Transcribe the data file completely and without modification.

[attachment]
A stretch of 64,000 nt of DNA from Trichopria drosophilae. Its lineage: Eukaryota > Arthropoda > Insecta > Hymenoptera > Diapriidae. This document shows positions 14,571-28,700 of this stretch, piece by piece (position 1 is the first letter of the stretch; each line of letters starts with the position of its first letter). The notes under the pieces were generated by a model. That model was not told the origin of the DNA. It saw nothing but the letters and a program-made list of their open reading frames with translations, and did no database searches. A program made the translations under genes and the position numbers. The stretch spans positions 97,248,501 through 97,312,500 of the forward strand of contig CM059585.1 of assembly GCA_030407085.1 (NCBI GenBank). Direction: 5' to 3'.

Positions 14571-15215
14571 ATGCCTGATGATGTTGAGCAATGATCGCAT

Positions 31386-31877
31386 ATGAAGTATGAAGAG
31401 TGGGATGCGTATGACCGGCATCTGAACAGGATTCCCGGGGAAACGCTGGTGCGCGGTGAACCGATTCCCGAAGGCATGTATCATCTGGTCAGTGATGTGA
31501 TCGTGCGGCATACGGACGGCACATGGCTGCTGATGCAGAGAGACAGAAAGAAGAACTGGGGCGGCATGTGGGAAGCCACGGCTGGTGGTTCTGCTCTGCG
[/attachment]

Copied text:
A stretch of 64,000 nt of DNA from Trichopria drosophilae. Its lineage: Eukaryota > Arthropoda > Insecta > Hymenoptera > Diapriidae. This document shows positions 14,571-28,700 of this stretch, piece by piece (position 1 is the first letter of the stretch; each line of letters starts with the position of its first letter). The notes under the pieces were generated by a model. That model was not told the origin of the DNA. It saw nothing but the letters and a program-made list of their open reading frames with translations, and did no database searches. A program made the translations under genes and the position numbers. The stretch spans positions 97,248,501 through 97,312,500 of the forward strand of contig CM059585.1 of assembly GCA_030407085.1 (NCBI GenBank). Direction: 5' to 3'.

Positions 14571-15215
14571 ATGCCTGATGATGTTGAGCAATGATCGCAT

Positions 31386-31877
31386 ATGAAGTATGAAGAG
31401 TGGGATGCGTATGACCGGCATCTGAACAGGATTCCCGGGGAAACGCTGGTGCGCGGTGAACCGATTCCCGAAGGCATGTATCATCTGGTCAGTGATGTGA
31501 TCGTGCGGCATACGGACGGCACATGGCTGCTGATGCAGAGAGACAGAAAGAAGAACTGGGGCGGCATGTGGGAAGCCACGGCTGGTGGTTCTGCTCTGCG